It is a truism that no person is above the law, but under our Constitution certain office holders are exempt from certain laws. Presidents cannot be prosecuted while serving in office. The question raised by a recent 7-2 decision of the Supreme Court was whether the records of a sitting president can be subpoenaed from a third party as part of a state criminal investigation. Pictured: The Supreme Court Building in Washington, DC. (Photo by Chip Somodevilla/Getty Images)
It is a truism that no person is above the law, but under our Constitution certain office holders are exempt from certain laws. That does not place them above the law. That is the law. For example, members of Congress cannot be held criminally or civilly accountable for action taken (with few exceptions) while in, or on the way to and from, Congress. In other words, a Senator cannot be prosecuted while driving drunk to a Senate debate. The rest of us can be arrested for driving drunk to our jobs. Judges, too, have broad immunity for what they do and say on the bench. It should come a no surprise, therefore, that presidents are exempted from certain laws that are applicable to the rest of us. They cannot be prosecuted while serving in office. That, too, is the law.
The question raised by a recent 7-2 decision of the Supreme Court was whether the records of a sitting president can be subpoenaed from a third party — in this case his financial advisers — as part of a state criminal investigation. There are good arguments on both sides of that question.
The argument for allowing a state to investigate a sitting president, beyond the truism that no one is above the law, is that there is no constitutional bar to prosecuting any president after they leave office. Since evidence gets stale and lost, it would seem to follow that an investigative agency should be able to secure evidence while the president is in office to be used after he leaves office, so long as it is still within the statute of limitations. Even before this decision, there would be no barrier to a state district attorney voluntarily interviewing witnesses for a future prosecution, or securing non-privileged documents or information from those willing to give it. So the decision was limited to documents for which the president has some plausible ownership claim: in this case tax and other financial records in the possession of the president's financial advisors, who are in a fiduciary relationship with him.
The argument against allowing state prosecutors to rummage through a sitting president's papers and documents is that there is no limiting principle. If the District Attorney of Manhattan can conduct an investigation and subpoena documents, so can the district attorneys of every city and county across the United States. There would, of course, have to be a jurisdictional nexus between the president and the jurisdiction investigating him. But for a former businessman like Donald Trump, that would cover hundreds of jurisdictions in which he and his companies did business. A president who received subpoenas from hundreds or thousands of local jurisdictions could become overwhelmed by the task of assisting his lawyers in thoroughly vetting them for claims of privilege. This is not a fanciful prospect in our current age in which the criminal justice system has been weaponized by both parties seeking partisan advantage. I guarantee you that the next democratic president will be investigated, not only by Congress — if either house is in the hands of the opposing party — but also by ambitious local Republican attorneys who have any plausible jurisdictional claim that is within the statute of limitations. A sitting president, like any other citizen, can move to strike subpoenas on several grounds, but that takes time and energy. Moreover, courts generally rule in favor of prosecutors in such cases.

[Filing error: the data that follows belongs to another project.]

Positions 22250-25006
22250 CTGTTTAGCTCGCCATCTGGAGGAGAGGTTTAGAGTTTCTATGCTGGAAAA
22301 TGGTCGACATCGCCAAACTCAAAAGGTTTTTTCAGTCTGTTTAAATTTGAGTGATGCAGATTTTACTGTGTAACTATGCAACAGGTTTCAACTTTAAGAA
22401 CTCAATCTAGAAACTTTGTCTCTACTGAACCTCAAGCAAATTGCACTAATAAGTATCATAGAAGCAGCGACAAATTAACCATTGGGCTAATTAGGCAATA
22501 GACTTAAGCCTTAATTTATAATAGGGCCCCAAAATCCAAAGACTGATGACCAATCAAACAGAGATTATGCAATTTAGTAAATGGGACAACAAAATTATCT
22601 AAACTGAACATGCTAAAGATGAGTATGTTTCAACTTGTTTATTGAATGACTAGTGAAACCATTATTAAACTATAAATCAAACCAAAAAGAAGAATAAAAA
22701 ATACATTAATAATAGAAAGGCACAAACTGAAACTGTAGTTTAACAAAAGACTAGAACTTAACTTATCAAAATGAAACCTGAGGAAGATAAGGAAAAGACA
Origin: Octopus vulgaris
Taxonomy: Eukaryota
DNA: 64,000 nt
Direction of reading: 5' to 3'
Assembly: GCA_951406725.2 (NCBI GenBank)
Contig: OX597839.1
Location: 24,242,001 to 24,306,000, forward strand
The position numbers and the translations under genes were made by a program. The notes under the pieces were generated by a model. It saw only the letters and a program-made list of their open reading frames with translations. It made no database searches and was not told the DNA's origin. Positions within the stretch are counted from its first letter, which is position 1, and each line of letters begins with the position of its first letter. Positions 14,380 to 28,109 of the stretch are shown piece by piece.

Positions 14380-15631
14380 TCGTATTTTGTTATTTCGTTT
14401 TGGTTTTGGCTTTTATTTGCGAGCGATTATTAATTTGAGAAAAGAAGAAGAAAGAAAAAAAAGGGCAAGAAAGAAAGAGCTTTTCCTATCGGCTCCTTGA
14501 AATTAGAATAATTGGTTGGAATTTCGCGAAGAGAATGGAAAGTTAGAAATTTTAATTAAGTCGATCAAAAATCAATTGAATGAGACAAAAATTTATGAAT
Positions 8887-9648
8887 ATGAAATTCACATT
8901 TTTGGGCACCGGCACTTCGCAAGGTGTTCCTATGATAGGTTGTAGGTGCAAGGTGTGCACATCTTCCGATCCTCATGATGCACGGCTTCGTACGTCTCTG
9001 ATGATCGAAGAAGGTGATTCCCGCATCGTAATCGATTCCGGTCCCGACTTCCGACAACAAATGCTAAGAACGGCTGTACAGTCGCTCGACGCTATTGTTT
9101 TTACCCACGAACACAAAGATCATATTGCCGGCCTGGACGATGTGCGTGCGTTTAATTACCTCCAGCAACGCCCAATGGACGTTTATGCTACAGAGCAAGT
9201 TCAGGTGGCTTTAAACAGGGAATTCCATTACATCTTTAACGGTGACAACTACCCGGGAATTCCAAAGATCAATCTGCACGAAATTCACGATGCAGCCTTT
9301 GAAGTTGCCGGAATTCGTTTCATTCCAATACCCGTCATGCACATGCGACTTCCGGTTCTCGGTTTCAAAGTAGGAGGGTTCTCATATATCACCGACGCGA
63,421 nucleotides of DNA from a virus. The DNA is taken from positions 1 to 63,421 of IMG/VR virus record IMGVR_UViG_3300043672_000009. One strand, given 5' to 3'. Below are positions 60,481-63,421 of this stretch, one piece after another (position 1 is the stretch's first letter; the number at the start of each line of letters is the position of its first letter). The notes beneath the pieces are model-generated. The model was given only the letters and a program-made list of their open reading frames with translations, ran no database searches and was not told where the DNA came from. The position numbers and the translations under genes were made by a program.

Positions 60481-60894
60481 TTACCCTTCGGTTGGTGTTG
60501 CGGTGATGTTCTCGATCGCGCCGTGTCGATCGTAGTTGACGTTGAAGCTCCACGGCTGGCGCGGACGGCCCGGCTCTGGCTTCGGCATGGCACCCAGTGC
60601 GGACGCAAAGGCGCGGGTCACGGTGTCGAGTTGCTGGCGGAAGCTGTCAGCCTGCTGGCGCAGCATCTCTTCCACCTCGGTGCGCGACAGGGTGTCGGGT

So the Supreme Court's decision may have been a temporary win for candidate Donald Trump, since it is virtually impossible that any of his records will be disclosed before this November's election, but it may also constitute a setback for the power of the presidency and our system of separation of powers and federalism.
It was inevitable that the high court would rule the way it did following its decision a quarter century ago authorizing Paula Jones to civilly sue a sitting president. Despite the unanimity of the justices, I think the case was wrongly decided. If a sitting president cannot constitutionally be tried for a crime, it should follow that he should not be compelled to be a defendant in a civil case, since civil cases can be brought by anybody for nearly anything. I think the recent case was wrongly decided as well. No sitting president should be burdened by an unlimited number of subpoenas from an unlimited number of local DA's, at least some of whom may be motivated by partisan or self-serving considerations.
Alan M. Dershowitz is the Felix Frankfurter Professor of Law Emeritus at Harvard Law School and author of the book, Guilt by Accusation: The Challenge of Proving Innocence in the Age of #MeToo, Skyhorse Publishing, November 2019. He is the Jack Roth Charitable Foundation Fellow at Gatestone Institute.